Further Evaluation Of Breast Cancer – What Comes After Mammography?

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If something suspicious is found in a routine mammogram the doctor will probably carry out a physical exam and use other methods to determine whether Breast Cancer is present.

Symptoms and any health problems will be asked about.

The doctor will especially inquire about risk factors such as

  • Age
  • Race
  • Family history
  • Personal history
  • Health history
  • Age of menarche and Menopause

Lifestyle and Breast Cancer

The rate of new cases was 24% higher in smokers than in nonsmokers and 13% higher in former smokers than in nonsmokers.

It must be understood that certain lifestyle habits increase the likelihood of getting breast cancer. These are smoking, being overweight or obese, taking hormones, drinking alcohol, having late pregnancies, not breast feeding etc. Other risk factors include being older in age, having had an early menarche (before the age of 12 years) or a late menopause (after 55), having had radiation therapy, having a relative who has had the disease, inheriting the genes for the disease, having dense breasts etc.

Physical Exam

The breasts will be thoroughly examined for any lumps or to check for any suspicious areas. If a lump is found it will be palpated for texture, size, and relationship to the skin and chest muscles. Any changes in the nipples or the skin of the breasts will be noted.

The lymph nodes in the armpits and above the collarbones may be palpated for because enlargement or firmness of these lymph nodes might indicate spread of breast cancer. The doctor will also do a complete physical exam to evaluate general health and whether there is any evidence of cancer that may have spread.

If breast symptoms and/or the results of the physical exam suggest breast cancer might be present, more tests will probably be done. These might include another mammogram, other imaging tests, lab tests of nipple discharge, or biopsies of suspicious areas.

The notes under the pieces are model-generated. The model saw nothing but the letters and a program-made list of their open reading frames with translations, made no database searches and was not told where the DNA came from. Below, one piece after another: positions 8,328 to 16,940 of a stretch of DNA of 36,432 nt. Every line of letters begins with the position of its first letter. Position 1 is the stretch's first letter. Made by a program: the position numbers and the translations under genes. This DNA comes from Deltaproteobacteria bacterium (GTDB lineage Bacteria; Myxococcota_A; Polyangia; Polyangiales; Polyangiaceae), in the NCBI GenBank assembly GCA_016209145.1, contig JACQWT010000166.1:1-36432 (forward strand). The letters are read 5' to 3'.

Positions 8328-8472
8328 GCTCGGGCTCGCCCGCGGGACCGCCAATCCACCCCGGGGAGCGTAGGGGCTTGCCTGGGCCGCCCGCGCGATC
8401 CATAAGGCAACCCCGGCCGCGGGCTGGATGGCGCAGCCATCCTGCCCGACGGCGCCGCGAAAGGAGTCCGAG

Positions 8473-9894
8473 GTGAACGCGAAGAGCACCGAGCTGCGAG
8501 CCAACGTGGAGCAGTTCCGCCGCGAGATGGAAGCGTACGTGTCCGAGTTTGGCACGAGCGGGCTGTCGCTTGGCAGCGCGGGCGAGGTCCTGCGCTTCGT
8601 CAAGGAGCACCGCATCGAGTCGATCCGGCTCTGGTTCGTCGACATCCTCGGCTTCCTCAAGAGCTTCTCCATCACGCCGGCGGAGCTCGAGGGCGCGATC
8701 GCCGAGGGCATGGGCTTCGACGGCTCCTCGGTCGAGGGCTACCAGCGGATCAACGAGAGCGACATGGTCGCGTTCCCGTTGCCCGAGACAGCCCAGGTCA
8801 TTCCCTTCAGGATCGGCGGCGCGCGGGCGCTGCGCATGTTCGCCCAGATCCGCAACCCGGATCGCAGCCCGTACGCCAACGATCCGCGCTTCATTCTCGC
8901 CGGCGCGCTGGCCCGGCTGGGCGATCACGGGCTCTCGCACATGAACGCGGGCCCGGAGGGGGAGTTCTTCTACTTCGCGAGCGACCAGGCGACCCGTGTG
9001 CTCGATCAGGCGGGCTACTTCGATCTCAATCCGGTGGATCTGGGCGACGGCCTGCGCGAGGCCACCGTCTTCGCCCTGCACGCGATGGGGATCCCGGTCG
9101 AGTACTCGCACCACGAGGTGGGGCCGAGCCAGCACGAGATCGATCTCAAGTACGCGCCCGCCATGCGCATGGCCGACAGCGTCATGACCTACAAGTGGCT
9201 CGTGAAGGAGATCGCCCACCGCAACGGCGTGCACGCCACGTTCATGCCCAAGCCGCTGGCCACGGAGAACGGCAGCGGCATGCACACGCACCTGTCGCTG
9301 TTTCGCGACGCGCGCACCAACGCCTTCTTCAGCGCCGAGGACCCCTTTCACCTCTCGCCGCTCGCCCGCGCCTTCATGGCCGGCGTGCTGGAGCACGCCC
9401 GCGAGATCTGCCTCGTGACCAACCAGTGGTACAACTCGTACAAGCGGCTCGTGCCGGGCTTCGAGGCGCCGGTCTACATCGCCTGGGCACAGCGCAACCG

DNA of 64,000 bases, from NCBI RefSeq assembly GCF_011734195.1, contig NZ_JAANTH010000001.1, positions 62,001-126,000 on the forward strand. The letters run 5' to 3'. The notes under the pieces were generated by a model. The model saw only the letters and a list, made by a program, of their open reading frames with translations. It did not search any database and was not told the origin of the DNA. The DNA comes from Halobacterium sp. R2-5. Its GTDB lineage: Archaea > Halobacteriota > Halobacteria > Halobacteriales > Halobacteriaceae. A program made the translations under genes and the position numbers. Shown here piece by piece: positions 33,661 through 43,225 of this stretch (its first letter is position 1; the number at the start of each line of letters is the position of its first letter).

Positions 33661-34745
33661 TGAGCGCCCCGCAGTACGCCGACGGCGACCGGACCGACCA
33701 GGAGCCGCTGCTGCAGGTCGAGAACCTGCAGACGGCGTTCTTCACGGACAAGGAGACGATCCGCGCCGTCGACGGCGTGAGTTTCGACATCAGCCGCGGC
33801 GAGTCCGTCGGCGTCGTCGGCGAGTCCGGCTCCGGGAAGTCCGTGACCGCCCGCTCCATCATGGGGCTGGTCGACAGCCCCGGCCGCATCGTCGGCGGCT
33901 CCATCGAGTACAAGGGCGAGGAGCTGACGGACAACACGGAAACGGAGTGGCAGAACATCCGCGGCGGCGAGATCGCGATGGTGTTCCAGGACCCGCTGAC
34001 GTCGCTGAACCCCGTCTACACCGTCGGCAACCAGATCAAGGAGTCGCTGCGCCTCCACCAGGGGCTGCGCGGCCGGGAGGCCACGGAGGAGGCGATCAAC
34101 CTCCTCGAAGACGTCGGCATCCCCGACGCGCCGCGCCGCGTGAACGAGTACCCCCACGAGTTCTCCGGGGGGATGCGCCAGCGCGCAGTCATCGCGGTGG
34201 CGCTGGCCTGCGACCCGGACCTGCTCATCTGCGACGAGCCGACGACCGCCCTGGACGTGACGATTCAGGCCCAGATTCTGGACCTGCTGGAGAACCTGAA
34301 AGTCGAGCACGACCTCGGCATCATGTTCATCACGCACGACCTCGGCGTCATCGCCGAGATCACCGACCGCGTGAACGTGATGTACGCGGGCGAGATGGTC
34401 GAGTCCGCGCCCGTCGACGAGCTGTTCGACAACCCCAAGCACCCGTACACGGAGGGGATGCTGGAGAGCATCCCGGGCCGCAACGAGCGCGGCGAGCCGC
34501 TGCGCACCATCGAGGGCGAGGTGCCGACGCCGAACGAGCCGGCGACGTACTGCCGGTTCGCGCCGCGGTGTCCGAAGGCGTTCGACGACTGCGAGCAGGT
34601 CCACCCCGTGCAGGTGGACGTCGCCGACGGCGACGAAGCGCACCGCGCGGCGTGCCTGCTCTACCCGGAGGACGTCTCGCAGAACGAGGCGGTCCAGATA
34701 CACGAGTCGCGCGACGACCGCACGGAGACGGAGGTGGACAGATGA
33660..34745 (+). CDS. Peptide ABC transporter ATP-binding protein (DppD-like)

Ultra Sound Examination

Ultrasound, also known as sonography, is another imaging test. It uses sound waves instead of X-rays for imaging. An ultrasound is not as sensitive a test as a mammogram. Moreover, it is very time consuming to screen both breasts so it is only used as secondary tool if a mammography shows any changes. For instance, it can help tell the difference between a solid lump and fluid-filled benign cysts.

MRI for Breast Cancer

Magnetic resonance imaging or MRIs use radio waves and strong magnets instead of x-rays. The MRI gives a very detailed and clear picture of the breast tissues. To look for cancer a contrast liquid called gadolinium is injected into a vein before or during the scan to show details better.


A ductogram, also called a galactogram, is sometimes used to help find the cause of any worrisome nipple discharge. In this test, a very thin metal tube is put into the opening of a duct in the nipple that the discharge is coming from. A small amount of contrast material is put in. It fills the duct and shows up on the on the xray. It can thus show if there is a mass inside the duct. If there is any discharge from the nipple, some of the fluid may be collected and checked in the lab for signs of infection or cancer cells.


A biopsy is done when mammograms, the physical and other exams strongly suggest breast cancer. A biopsy is the only way to know for sure if it’s cancer. For a biopsy, a sample (tiny piece) of the suspicious area is taken out and tested in the lab. The sample is called a biopsy specimen.

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